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Fire & Sword Upon Glengarry PDF Print E-mail

                                  Fire & Sword Upon Glengarry

The Episcopalian James VI was at odds with Presbyterianism that saw little difference between Episcopal Bishops and Catholic Bishops. James VI, and Charles I after him, both declared themselves head of church and state, but were gradually losing control of both. In 1638 the National Covenant was signed by the Protestants of Scotland. It amounted to a declaration of war on Catholicism and Episcopalian Protestants that included most of Clan Donald.

In 1640 The Earl of Argyll was given a commission “of fire and sword to pursue not only proven enemies to religion, but also unnatural to their country to the utter subduing and rooting them out”. Glengarry was one of the first clans to fall victim of the Covenanters. The  Covenanters led 4,000 men into Glengarry to burn chapels and kill men, women, and children who believed in the church being governed by Bishops. In 1643 the Earl of Antrim entered into an agreement with the Earl of Montrose to raise an army to fight against Argyll and the Covenanters. Angus of Glengarry joined his kinsmen of Antrim and Sleat to fight for Montrose. According to British histories the “Earl of Montrose raised an army of Irish and Highlanders” in 1643 to fight for the King against the Covenanters. Almost half of Montrose’s army was made up of 1,500 Clan Donald including 500 of Glengarry. They were victorious against Argyll’s Covenanters. The Keppoch bard, Iain Lom (Gaelic thin) described the battle of Inverlochy urging the Campbells to “not forget their bonnets floating in the Lochy”, and advised them to “take swimming lessons before returning to Glengarry”.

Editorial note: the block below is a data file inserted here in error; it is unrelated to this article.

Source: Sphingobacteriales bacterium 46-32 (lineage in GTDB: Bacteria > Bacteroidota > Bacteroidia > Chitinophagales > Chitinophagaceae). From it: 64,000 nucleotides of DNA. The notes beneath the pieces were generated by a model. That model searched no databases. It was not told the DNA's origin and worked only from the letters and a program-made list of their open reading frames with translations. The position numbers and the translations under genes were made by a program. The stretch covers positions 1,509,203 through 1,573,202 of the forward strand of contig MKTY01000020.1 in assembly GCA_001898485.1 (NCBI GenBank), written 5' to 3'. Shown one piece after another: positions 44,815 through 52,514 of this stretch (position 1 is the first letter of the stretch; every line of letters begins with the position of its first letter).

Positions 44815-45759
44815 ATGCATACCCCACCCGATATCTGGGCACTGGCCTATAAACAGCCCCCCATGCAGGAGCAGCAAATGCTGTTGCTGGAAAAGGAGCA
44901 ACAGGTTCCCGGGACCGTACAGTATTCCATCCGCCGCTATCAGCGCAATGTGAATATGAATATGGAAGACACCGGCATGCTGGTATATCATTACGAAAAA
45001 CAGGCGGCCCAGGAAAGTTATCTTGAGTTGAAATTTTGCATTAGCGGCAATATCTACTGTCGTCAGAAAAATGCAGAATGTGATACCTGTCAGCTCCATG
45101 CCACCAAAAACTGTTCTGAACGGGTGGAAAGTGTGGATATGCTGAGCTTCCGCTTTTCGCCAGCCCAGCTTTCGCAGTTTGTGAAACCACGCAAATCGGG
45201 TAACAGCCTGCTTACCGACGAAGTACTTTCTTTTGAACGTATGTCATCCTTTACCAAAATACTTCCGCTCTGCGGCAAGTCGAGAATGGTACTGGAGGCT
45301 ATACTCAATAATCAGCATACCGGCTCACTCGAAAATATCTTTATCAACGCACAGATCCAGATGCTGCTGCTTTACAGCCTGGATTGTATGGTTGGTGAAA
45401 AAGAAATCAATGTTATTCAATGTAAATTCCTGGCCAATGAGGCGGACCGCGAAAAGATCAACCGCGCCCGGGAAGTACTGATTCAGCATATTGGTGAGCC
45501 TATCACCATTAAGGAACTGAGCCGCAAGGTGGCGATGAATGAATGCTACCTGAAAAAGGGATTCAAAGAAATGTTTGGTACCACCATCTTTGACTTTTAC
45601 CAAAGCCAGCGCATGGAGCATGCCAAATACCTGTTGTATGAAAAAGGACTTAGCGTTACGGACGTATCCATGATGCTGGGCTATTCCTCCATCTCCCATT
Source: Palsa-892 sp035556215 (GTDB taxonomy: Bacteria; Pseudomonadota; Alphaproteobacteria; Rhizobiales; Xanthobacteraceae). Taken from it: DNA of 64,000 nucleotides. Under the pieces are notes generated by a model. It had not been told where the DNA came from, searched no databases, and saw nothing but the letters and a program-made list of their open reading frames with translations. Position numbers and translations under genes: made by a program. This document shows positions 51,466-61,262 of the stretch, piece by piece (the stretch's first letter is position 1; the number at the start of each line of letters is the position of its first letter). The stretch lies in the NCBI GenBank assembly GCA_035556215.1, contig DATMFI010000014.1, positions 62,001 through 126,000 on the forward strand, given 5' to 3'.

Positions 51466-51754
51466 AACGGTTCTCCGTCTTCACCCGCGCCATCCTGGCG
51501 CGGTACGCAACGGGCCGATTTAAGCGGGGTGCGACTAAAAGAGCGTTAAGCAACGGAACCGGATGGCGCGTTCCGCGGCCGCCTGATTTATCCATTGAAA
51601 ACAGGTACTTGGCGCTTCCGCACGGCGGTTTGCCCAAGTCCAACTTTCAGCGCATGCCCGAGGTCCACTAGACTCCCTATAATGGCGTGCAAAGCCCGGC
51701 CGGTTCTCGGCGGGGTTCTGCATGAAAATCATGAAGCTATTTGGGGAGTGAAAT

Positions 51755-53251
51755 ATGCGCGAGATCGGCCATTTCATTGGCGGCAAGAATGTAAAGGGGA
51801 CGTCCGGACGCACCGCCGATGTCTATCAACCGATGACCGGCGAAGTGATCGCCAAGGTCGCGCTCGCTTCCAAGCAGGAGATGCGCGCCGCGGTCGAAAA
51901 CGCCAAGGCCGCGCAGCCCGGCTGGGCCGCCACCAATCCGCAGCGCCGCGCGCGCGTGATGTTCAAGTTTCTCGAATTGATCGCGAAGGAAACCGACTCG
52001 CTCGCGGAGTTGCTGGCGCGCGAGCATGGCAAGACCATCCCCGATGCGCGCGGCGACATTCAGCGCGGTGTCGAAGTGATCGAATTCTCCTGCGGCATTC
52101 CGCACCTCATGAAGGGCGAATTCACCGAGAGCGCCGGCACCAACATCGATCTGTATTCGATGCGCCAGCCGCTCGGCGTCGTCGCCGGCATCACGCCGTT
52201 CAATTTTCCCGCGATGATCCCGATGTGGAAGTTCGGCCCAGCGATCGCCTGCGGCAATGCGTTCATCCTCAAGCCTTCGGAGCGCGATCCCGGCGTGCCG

InvergarryAccording to British Histories the Irish and Highlanders deserted Montrose at Philiphaugh, but the truth is Clan Donald supported Montrose only to regain the old Lordship of the Isles and oppose those who took over the Lordship. The Antrim McDonnells attacked the Campbells in Kintyre to recover the lands once held by their clan under Iain Mhoir. Glengarry returned to Invergarry castle after re-establishing their right to live on their lands “by sword”. Without Clan Donald Montrose suffered a total defeat at Philphaugh and fled to shelter at Invergarry.  If Montrose had felt deserted by Clan Donald, as British history claims, why would he take shelter among those who "deserted" him? 

 

In 1649 Cromwell had King Charles I executed. This was an unthinkable act both in England and Scotland. Charles II was in Holland when he was declared King of Scotland. In 1661 Angus of Glengarry was raised “to the peerage” under the name “Lord Macdonell and Aros”. The Glengarry branch have spelled their name Macdonell since (stating it more closely reflects the Gaelic pronunciation). The odd turn of events that led up to the loss of the Highland way of life hinged on poor timing. When Glengarry finally gave allegiance to the King, all Scotland and England turned against him. That fierce loyalty was again displayed in 1745 when Bonnie Prince Charlie landed in Clan Donald lands to raise his Highland army and regain his throne. After the tragic defeat of the Highlanders at Culloden, Bonnie Prince Charlie took refuge at Invergarry before fleeing to the Isle of Skye. Like Manannan mac Lir of Celtic mythology, Glengarry found itself a victim of changing religion.